Monday, February 17, 2014

Salt and Light

Watching and Wondering

Written by Dr. Bill Bagents

The recent snow caused notable disruption to school and work schedules, but I deemed our part of the weird weather a minor event. The newspaper came every morning. Mail delivery was uninterrupted. The power never failed. We didn’t miss a meal. So many in other areas did not fare so well. We were notably spared.

I’ll admit being perplexed by some of what I heard and saw. Why would anyone think that traffic lights no longer apply because there’s snow on the street? Why would anyone think it makes sense to drive at normal speeds on icy roads? What do people do with all that bread and milk they buy? Do they really think we’re going to be homebound for weeks?

There are things I loved to see under our recent weather conditions. I loved to see people checking on their neighbors. I loved to see families playing together and taking pictures so they can enjoy the memories all the more. I loved people who choose virtually any topic of conversation other than the weather. I loved how the beautiful white snow totally transforms the formerly drab landscape.

The snow worked out pretty well for me. I never missed a day of work and was blessed with major blocks of uninterrupted time. I was reminded again of the limits of technology and human knowledge. There was too little snow to feel compelled to build a snowman. Though I broke my 99 cent ice scraper on the window of the truck, Laura quickly found another one. Neither of us slipped or fell even once.

As surely as I watch and wonder during stressful events, others must do that as well. What do they see in us? Resilience? Flexibility? Patience? Wisdom? General good cheer and good will? Gratitude that things are as well as they are? Respect for God and His creation? Willingness to help others, even (especially) strangers?

As surely as we watch, God also watches. He doesn’t have to wonder because He knows our thoughts, fears, motives, desires, reasons, and opportunities. Psalm 139 documents that so well. What does He see when He watches us? I hope He sees growth, progress, improvement, and maturity. I hope He sees the fruit of the Spirit (Galatians 5:22-26). I hope He sees Christ being formed in us (Ephesians 4:11-16, Philippians 2:5-11).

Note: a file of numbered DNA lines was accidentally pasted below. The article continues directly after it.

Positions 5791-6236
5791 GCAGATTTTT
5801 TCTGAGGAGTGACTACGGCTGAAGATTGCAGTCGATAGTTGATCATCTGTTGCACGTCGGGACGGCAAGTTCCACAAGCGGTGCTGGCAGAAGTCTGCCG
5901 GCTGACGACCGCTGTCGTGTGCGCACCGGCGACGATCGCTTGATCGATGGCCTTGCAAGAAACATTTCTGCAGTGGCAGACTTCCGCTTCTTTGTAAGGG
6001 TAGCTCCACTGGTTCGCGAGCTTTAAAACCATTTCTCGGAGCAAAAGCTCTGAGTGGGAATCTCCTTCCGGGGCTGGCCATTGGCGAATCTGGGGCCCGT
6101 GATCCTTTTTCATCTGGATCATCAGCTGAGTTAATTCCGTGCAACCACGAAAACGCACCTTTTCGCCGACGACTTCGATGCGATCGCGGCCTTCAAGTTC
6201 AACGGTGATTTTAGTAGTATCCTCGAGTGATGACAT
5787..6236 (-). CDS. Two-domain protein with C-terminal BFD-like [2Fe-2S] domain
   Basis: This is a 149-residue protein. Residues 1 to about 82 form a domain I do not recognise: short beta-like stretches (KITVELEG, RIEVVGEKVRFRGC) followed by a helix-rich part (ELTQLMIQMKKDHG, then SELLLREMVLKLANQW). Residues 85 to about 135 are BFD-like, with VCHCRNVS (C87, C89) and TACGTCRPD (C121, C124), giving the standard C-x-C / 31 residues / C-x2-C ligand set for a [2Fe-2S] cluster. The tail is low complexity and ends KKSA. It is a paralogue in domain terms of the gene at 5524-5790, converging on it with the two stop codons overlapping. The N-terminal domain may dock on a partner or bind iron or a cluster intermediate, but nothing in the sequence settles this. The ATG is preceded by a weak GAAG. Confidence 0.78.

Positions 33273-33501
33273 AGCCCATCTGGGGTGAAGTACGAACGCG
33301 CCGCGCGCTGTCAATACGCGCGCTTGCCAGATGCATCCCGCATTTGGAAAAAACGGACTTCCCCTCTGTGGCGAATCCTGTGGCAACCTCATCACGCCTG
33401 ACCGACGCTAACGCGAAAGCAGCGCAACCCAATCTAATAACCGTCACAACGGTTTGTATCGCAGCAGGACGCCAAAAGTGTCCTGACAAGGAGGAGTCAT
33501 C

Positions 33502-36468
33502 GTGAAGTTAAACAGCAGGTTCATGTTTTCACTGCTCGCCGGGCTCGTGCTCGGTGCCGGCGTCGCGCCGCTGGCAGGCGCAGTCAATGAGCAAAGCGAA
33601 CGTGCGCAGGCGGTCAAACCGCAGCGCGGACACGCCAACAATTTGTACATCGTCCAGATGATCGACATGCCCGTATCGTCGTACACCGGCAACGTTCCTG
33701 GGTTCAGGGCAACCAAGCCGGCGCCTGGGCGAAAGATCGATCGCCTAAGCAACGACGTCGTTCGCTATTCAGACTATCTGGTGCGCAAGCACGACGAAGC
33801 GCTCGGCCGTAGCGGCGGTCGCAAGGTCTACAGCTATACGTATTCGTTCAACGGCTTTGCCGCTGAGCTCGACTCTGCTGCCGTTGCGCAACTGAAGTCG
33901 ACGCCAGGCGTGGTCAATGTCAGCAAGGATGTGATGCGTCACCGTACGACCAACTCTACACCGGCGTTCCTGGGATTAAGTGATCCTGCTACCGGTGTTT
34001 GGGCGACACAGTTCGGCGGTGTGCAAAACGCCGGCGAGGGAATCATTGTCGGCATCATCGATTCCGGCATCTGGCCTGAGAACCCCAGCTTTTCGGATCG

Some say that crises and other unusual events reveal our character. Such things may cause us to lower our guard, forget our filters, and remove our masks. But we all know that life reveals our character. In so many small moments when we don’t realize that people are watching, they really are. Moment by moment we have opportunity to be salt and light to the glory of God (Matthew 5:13-16). What a blessing to use those moments well.

We don’t want to send mixed messages. We don’t want to make others wonder, “Am I seeing a real believer, or is this person just another fake?” This world needs more real-to-the-core, 24/7/365 Christians.

Tuesday, February 4, 2014

Super Dud

Great Expectations

Written by Dr. Bill Bagents

After two weeks of extreme hype, the 2014 Super Bowl stood little chance of living up to its billing. Still, I didn’t anticipate a super dud of a game. My team lost, but it’s worse than that. They were non-competitive and stunningly disappointing.

In this sin-damaged world, life has a way of failing to live up to the hype. The wedding ceremony will be magical with our groom a gallant knight and the bride a princess. But the armor seems to rust and the glass slipper doesn’t fit. Baby comes, the most beautiful baby in the world. But baby is expensive, exhausting, and high maintenance. Our work isn’t always appreciated at the level that rewards us. We take a vacation, the flight is delayed, and the whole cruise ship gets sick. We go to a movie, it’s not nearly as good as the trailer, and cell phones keep ringing.

How do we cope with the stress and strain of such realities? The following suggestions could help:

• Concentrate less on what we hope to feel. Concentrate more on the ways we can bring joy to those around us, especially those we love (Philippians 2:3-4).

• Learn to laugh at the absurd. Sometimes God changes our plans, and it works to great blessing (Acts 16:6-10). Sometimes, we don’t have a clue who changed our plans, but we’re still wise to wait for God’s blessing.

• Choose to find more joy in God’s day-to-day surprises (Psalm 19:1). A multi-colored sunset, heavy on the red. A bluebird on an extra-cold day. Banana pudding at potluck.

• Remember that it’s not about me. There’s peace and safety in not always being the center of attention.

• Find someone who is having fun. Sometimes their attitude is infectious. Some people have a knack for getting life right. God can use them to help the rest of us.

• Choose to lower your expectations. Only God is always right. Humans often fall short even when we try really hard. And we don’t always try really hard.